In 2011, an Android app had a test of twenty stereotyped questions through which parents could reportedly find out the sexual orientation of their children.
There were questions such as “Does he like to dress well, pay close attention to his outfits and brands?”, “He loves football?”, “Is a fan of singers divas?” or “Does it take him a long time to do his hair?”.
If your child was classified as straight, it would said “You do not have to worry, your son is not gay. So there are chances for you to be a grandmother with all the joys it brings.” but if the app determined that your son is gay, then the message was “No need to look the other way! He is gay! ACCEPT IT!”.
Besides the simplistic, sexist nature of this idea, and the intromision to privicy that it is, what if they are bisexual, transgender, non binary or gender fluid? We don’t know, as these people are not taken into account (once again).
Later, in 2017, Stanford University developed an AI tool which claimed to be able to identify a person’s sexuality with very high levels of accuracy based on just a single photo. Yes, that means that some people could be forced to come out by a machine.
Stanford researchers Michal Kosinski and Yilun Wang wrote a study called “Deep neural networks are more accurate than humans at detecting sexual orientation from facial images”. They used deep neural networks to extract features from thousands of facial images. Their facial recognition system “correctly” distinguished between gay and heterosexual men in 91% of cases, and in 83% of cases for women, while human judges achieved much lower accuracy: 61% for men and 54% for women. That study findings exposed phrenology as a threat to the privacy and safety the LGBTQ+ community around the world, with potential risk of persecution, especially in authoritarian regimes like that in Uzbekistan, where authorities subjected at least six men to forced anal examinations between 2017 and 2021 in order to prosecute them for consensual same-sex relations.
In fact, according to Human Dignity Trust, 71 countries criminalise private, consensual, same-sex sexual activity; 43 countries criminalise private, consensual sexual activity between women using laws against them; 15 countries criminalise the gender identity and/or expression of transgender people; and there are 11 countries in which the death penalty is imposed or at least a possibility for private, consensual same-sex sexual activity.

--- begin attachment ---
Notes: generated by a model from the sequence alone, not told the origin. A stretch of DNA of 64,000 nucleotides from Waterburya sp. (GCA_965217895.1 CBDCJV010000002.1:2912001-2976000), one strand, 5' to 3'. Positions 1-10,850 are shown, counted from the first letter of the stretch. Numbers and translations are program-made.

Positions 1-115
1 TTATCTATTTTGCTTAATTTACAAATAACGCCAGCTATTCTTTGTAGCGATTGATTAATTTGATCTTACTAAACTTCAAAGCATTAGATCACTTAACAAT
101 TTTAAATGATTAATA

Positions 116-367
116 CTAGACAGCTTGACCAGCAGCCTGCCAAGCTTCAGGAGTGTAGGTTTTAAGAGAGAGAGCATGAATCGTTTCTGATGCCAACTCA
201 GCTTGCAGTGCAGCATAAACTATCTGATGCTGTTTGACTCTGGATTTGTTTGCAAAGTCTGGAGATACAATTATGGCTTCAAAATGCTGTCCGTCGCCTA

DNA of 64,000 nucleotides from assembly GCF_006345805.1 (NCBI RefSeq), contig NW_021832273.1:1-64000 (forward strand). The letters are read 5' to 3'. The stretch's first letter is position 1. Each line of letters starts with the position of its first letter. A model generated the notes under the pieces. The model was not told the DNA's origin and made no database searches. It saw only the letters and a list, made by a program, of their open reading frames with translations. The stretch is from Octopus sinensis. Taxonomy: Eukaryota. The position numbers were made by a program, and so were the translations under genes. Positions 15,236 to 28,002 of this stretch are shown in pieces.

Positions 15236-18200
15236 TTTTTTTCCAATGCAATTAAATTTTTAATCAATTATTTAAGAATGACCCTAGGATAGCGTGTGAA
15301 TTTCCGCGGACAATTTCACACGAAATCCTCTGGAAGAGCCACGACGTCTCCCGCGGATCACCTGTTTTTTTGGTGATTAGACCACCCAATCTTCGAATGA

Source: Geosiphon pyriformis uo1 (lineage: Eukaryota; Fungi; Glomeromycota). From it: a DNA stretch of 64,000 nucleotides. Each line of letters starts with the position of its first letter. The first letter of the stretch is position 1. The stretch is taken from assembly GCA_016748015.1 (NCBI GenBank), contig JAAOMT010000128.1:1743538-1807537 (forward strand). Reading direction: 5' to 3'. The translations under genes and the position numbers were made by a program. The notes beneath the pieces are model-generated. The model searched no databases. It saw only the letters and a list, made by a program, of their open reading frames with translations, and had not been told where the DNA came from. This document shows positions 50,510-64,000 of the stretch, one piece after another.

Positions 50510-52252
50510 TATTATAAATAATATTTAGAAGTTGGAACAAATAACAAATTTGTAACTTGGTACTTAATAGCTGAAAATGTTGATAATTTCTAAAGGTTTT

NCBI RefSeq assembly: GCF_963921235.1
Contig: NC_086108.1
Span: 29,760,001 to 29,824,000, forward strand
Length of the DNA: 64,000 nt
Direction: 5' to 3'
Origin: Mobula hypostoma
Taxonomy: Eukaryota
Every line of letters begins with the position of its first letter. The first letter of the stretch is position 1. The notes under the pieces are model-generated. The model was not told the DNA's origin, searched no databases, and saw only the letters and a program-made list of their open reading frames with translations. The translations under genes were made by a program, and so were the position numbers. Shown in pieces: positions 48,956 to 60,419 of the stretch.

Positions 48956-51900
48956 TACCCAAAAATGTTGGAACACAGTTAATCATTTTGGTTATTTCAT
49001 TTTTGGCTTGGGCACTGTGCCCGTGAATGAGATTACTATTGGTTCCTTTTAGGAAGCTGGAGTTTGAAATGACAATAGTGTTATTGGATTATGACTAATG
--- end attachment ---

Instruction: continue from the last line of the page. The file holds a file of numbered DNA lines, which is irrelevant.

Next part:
Have you ever thought about the consequences that these kinds of systems may have for all these collectives? Yes, we are talking about being murdered just because of their sexual orientation or gender identity. And it can also happen if those authorities decide to buy data from the apps that this community may use.
And there where having any non straight sexual orientation is not criminalised, what happens if homophobic companies start to discard candidates through these systems? This is just one of the examples of how the private sector may use these sorts of tools.
Beyond that, what if we use this great potential of technology to help vulnerable groups instead of perpetuating discrimination and being a potential weapon for their safety?
We truly believe that there is a strong need for having a moral mind and ethics when the ideas of creating these kinds of systems appear. “Is it useful?”, “May it be discriminative with some collective?”, “Would it be a help or a threat for the vulnerable ones?” or “Can someone use it against them?” are some of the questions that developers should keep in mind when proposing the idea of creating and developing it, so the negative impact of their outputs would be minimized.